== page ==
The system has evolved over time, as the rules have been reviewed to make the regional accreditation systems more uniform and responsive to the growing demand for an objective methodology to evaluate the quality of care. Eight criteria have been identified, which must be included in the reference legislation of each Region and evaluated in a uniform manner throughout the national territory. These criteria, which cover various areas are: Health facility management systems, Benefits and services, Structural aspects, Personnel skills, Communication, Clinical appropriateness and patient safety, Improvement and innovation processes and Humanisation.

Prevention - to stay healthy and avoid diseases

Italy is at the forefront in disease prevention programmes, managed by more than 150 public prevention departments, with over 10,000 operators.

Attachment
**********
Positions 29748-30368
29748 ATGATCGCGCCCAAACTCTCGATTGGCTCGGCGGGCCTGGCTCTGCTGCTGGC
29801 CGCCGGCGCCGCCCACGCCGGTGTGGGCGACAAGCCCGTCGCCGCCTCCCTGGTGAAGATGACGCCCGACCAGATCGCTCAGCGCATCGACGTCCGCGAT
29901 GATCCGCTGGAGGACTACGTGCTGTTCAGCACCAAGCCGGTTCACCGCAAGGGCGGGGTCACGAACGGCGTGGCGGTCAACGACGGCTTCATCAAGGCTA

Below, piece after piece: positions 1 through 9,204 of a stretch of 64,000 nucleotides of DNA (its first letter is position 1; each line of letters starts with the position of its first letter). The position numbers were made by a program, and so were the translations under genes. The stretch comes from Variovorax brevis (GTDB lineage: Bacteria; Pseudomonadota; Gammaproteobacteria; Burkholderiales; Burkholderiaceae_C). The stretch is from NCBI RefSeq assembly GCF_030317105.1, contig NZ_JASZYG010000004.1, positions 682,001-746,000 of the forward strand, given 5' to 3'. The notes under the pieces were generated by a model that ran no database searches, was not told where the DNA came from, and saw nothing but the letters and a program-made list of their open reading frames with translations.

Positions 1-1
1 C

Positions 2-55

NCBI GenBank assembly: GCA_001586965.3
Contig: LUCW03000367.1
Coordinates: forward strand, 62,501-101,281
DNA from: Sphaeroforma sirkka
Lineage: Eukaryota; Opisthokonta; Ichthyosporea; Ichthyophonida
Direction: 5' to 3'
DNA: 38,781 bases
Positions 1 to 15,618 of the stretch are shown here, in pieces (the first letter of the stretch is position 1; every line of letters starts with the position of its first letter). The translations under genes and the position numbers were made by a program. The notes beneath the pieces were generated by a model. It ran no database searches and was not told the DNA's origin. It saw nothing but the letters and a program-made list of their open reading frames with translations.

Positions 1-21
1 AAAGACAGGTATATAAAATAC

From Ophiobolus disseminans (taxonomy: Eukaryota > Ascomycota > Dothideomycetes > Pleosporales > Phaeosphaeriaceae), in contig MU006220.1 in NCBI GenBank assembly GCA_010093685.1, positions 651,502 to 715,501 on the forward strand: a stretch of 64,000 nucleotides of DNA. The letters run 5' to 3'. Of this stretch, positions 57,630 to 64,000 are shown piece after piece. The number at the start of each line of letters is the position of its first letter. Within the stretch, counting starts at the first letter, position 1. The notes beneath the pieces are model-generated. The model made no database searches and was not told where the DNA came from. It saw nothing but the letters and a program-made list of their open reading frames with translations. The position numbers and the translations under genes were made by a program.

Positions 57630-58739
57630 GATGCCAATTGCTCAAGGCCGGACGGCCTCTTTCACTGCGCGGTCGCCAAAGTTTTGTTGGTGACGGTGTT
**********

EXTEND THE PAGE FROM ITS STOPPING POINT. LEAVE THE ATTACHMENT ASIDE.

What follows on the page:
We were the first European country to make the new HPV vaccination against cervical cancer available to 12-year-old girls free of charge. While from 2013 to 2016 vaccination coverage showed a decreasing trend, falling below the 95% threshold recommended by the WHO, in 2017 coverage improved significantly in all age groups, thanks to the extraordinary measures put in place during the year, in particular approval of the Vaccination Decree and the accompanying public communication campaigns.

We have achieved major results in the fight against passive smoking with a significant decrease in the respiratory and cardiovascular diseases associated with smoking.

We have more than 5,000 public operators dedicated to occupational health and safety.

For many years now, we have been conducting the health promotion programme Gaining Health against alcohol, smoking, poor nutrition and physical inactivity in coordination with many other ministries and institutions, taking an integrated approach to the promotion of healthy lifestyles and habits in all areas, from school to work.

We also have an efficient veterinary network, with 10,000 operators who guarantee animal health and food safety.


Data di pubblicazione: 4 aprile 2014, ultimo aggiornamento 28 ottobre 2019